There is no evidence that Lee participated in the worst atrocities committed by the Confederacy (the murder of Black POWs or the kidnapping and selling into slavery of free Pennsylvania blacks), but there is no evidence that he opposed these atrocities either. Robert E. Lee was no Hitler, but like the Germans of the 1930s and 1940s, Lee was always looking and looking away at the same time.
Guelzo rightly sees Appomattox as a defining moment in American history. Lee arrived at the Appomattox farmhouse in a crisp new uniform, carrying George Washington’s sword, to surrender his army and to renounce his cause. The Confederacy was clearly lost, and Grant and Lee had a duty to shift from themselves “the responsibility of any further effusion of blood.”
Grant received the surrender of the Army of Northern Virginia, but he immediately paroled all who surrendered there. There would be no triumphal parades and no trials. There would be no humiliating relinquishing of weapons as tokens of defeat. All officers were to keep their sidearms. At Lee’s suggestion, Grant allowed Confederate soldiers to take home an army horse or mule for planting “a spring crop.”
Lee’s officers urged him to send his soldiers into the mountains to wage a guerilla war, but Lee would have none of it. “The surrender of the army is the end of the Confederacy,” Lee said. Lee told his soldiers, “Go to your homes and resume your occupations. Obey the laws and become as good citizens as you were soldiers.” In the distance, Union artillery men began firing a celebratory salute, and Grant ordered them silenced. “The war is over, the rebels are our countrymen again, and the best sign of rejoicing after victory will be to abstain from all demonstrations in the field.” (362) Walt Whitman saw in Appomattox something “paralleled nowhere in the world” because “in any other country on the globe the whole batch of Confederate leaders would have had their heads cut off.” (434)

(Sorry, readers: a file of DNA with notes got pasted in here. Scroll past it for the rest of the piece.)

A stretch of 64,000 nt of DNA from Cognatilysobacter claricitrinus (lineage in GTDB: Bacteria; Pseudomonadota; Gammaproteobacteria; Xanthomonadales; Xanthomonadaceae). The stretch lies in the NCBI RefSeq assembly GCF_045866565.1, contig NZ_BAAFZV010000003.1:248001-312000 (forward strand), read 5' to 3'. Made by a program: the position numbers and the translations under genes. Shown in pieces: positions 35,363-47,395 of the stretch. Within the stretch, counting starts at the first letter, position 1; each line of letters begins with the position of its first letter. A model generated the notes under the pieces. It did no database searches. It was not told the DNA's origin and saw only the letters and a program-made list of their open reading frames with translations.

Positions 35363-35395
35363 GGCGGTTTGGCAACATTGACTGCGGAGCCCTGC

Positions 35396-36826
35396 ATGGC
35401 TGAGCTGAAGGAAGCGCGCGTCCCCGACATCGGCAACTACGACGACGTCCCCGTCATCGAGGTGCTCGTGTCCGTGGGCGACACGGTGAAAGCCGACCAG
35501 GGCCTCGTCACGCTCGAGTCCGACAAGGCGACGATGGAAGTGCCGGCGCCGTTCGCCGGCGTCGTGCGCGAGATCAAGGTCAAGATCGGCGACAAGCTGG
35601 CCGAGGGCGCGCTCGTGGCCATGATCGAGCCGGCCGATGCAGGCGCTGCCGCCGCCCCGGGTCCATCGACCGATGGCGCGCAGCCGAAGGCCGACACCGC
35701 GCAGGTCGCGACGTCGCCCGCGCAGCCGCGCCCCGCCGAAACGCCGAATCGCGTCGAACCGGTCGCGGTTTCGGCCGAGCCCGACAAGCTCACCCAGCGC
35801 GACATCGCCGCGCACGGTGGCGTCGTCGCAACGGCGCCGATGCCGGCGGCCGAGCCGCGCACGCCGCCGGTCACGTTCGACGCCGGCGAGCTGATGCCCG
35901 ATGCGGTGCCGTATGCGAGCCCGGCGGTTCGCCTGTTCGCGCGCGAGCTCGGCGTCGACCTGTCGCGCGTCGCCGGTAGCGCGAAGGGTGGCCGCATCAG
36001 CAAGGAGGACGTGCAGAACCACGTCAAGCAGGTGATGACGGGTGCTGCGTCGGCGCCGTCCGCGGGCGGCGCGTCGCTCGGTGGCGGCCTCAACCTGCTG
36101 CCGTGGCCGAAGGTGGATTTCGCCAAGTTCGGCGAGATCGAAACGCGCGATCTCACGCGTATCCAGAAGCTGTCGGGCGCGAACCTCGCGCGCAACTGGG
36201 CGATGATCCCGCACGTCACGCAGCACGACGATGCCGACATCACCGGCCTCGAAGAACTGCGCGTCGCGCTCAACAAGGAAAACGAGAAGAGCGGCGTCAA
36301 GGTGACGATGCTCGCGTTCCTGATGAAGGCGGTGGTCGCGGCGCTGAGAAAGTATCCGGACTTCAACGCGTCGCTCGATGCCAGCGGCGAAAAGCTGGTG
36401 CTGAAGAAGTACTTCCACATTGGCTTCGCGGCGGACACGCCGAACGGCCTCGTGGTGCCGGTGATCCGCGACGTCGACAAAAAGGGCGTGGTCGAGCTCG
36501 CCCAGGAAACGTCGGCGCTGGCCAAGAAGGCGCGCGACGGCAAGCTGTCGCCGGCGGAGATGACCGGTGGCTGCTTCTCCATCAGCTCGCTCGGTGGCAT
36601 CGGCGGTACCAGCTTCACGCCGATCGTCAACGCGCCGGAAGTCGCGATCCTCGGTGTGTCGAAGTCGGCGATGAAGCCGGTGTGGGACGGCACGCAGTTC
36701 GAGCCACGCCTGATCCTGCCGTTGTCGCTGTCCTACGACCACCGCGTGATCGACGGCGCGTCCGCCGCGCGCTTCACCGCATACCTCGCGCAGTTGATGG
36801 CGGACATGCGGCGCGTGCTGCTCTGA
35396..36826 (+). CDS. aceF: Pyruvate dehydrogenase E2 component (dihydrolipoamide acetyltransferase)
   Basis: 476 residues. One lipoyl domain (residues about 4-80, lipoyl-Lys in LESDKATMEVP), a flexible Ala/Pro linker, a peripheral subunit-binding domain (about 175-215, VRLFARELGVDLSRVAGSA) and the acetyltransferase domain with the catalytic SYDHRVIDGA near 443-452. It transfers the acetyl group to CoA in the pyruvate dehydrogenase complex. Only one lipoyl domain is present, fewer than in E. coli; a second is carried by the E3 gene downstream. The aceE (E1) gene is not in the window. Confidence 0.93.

Lee's comrades in arms did not all follow his path to surrender and reconciliation. Jubal Early moved to Mexico, where he hoped to carry on the Civil War with guerrilla-warfare attacks on the United States. Nathan Bedford Forrest became the first Grand Dragon of the Ku Klux Klan. John Brown Gordon followed Forrest as Grand Dragon after Forrest’s health failed. After the war, Lee did not adopt the violent terrorism of so many of his contemporaries. For this, Lee has received faint praise, but Guelzo reminds us that “comparative harmlessness is not much of a historically significant quality.”
In the summer of 1865, the trustees of Washington College in Lynchburg invited Lee to assume the presidency of the College. The trustees anticipated that Lee would be a figurehead, but Lee threw all his energies into his new position. He sidelined the traditional studies of Greek and Latin and transformed the college into a center of commercial, agricultural, and technical learning. Lee went North to cultivate donors for his new ventures. He even held a fundraising event at Cooper Union, where Lincoln had launched his bid for the Republican presidential nomination in 1860. Abolitionists like George Peabody and Henry Ward Beecher donated generously to Washington College. Lee turned the bankrupt institution into an elite national powerhouse with a sizable endowment. When Lee assumed the presidency, Washington College had seventeen students. In June 1867, Lee announced that the student body had grown to 399, with 37 students from the North, including Pennsylvania, Massachusetts, and New Jersey.
The challenge for Guelzo is to balance any acknowledgment of Lee’s achievements with the overriding fact of Lee’s crimes. Lee betrayed the oath he took at West Point to “honestly and faithfully defend the United States of America . . . against all their enemies or opposers,” and to “observe and obey the orders of the President of the United States.”
In spite of Lee’s reservations about slavery, he fought to perpetuate the institution. On at least one occasion, Lee ordered the constable to whip slaves who had run away from his father-in-law’s estate. When Washington College’s fund-raising officer advised Lee that admitting black students to Washington College would open Northern donor pocketbooks, Lee soundly rebuked him.
A biographer develops an intimate relationship with his subject’s struggles, losses, and sorrows. The risk for the biographer is that sympathy for his subject can obscure moral clarity and historical judgments. Guelzo does not have that problem. His achievement is that he succeeds in gazing fearlessly at Lee’s failings while at the same time developing a compassionate understanding of the psychic forces that shaped his deeply flawed subject.